But then you found your calling with the county.

I went to the University of Washington for grad school in public administration. They required an internship; I had one with the King County Executive Office under Randy Revelle.

What were some of your biggest challenges?

Funding was the key challenge. Over the years, it kind of went up and down. The funding was there, then the funding wasn’t there. The Great Recession was a significant hit for our department. Transit, because it is sales-tax based, was able to recover. Roads, because it is property-tax based and has a limit as to how fast it can grow, didn’t recover and is still chronically underfunded. It was very uneven, the haves and have-nots. Roads can be very expensive and very challenging, in some cases, environmentally, but there is still a lot of work to do.

You oversaw a big increase in Metro ridership to something like 122 million today.

It’s pretty exciting how Metro has grown. The growth of the population and the additional constraints on car capacity is a good equation for the ridership to grow. Metro has done a terrific job. And Sound Transit, which is a different agency, is kind of like the spine going through the region. While it’s exciting to see, everybody knows it’s kind of late.

The divisions you oversaw have been spun off into different departments. How did that transition go?

At one point, about two years ago, there were five divisions that were under our department. Because we knew we were going toward a reorganization, divisions naturally started to peel off. For the last couple of years, I didn’t oversee Transit, for example. I am very confident in the people in those positions. There was no need to be stressed out.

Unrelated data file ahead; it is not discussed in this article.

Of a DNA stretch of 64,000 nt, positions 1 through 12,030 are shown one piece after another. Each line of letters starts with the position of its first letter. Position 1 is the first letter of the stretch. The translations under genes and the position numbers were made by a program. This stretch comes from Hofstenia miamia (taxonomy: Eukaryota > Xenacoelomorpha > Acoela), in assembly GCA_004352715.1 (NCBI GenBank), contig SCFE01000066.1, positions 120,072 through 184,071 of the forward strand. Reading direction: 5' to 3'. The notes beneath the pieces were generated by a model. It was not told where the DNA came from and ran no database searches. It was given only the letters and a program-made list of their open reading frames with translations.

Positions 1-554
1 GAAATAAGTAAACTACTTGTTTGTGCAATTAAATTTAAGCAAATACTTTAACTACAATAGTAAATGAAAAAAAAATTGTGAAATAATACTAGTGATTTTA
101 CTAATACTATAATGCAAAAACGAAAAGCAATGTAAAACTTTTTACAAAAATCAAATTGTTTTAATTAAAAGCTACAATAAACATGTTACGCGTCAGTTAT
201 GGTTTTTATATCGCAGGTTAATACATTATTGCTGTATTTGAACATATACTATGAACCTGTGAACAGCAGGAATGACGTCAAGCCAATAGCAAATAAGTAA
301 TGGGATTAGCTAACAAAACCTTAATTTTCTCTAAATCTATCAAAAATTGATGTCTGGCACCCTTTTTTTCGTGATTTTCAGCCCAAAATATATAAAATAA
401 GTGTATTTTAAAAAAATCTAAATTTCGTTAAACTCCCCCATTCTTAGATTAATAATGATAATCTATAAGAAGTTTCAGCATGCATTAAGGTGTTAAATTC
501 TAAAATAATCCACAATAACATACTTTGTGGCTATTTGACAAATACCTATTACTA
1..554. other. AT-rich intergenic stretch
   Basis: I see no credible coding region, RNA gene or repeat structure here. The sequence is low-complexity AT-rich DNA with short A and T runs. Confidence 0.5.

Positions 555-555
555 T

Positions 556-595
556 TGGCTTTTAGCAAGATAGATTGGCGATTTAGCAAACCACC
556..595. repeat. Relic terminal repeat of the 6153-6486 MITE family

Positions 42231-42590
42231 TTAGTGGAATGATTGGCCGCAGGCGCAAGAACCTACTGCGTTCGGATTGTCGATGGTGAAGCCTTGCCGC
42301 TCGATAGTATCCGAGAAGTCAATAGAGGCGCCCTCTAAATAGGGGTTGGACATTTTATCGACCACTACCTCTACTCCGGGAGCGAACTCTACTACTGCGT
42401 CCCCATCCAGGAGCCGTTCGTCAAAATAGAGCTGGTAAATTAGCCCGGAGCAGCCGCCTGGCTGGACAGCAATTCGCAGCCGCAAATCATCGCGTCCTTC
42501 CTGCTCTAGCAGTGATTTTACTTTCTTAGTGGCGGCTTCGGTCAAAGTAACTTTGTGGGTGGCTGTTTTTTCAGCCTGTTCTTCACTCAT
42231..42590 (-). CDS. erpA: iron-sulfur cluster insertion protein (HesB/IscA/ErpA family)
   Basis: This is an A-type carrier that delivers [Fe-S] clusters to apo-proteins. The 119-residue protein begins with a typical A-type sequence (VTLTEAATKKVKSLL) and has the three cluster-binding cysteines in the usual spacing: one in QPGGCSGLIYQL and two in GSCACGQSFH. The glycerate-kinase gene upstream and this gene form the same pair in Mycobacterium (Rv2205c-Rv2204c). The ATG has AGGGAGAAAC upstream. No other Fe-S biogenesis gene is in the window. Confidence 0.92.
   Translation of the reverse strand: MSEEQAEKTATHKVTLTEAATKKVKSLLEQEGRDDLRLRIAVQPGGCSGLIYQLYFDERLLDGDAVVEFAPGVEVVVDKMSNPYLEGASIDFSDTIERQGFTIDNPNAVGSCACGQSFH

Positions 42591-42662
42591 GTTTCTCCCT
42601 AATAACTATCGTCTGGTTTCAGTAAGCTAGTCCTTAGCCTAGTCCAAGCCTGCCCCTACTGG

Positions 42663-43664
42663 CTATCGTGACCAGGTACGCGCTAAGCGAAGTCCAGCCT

The transition has been great. Toward the end, we created a new department. It used to be five divisions in one department, but they got split up into three different departments. Transit became its own department; some agencies went to executive services; and some agencies went to a brand new department. In the last few months, we worked well with all the directors on the transition. It went so smoothly.
It would be different if I didn’t like the people or they weren’t very good. But that was not the case at all. When you transition something to people you like who are very, very good, it’s a pretty good feeling.

Harold Taniguchi was born and raised in Seattle. His parents ran the Publix Hotel when he was a child. He graduated from Franklin High School, where he participated in the award-winning Jazz Lab in 1976, then went to Pomona College in California, followed by graduate school at the University of Washington, where he earned a master’s in public administration. He entered the King County Executive Office as an intern in 1983 and worked his way up to Director of Transportation in 2002. He retired at the end of 2018 and is now enjoying retirement and planning his next chapter.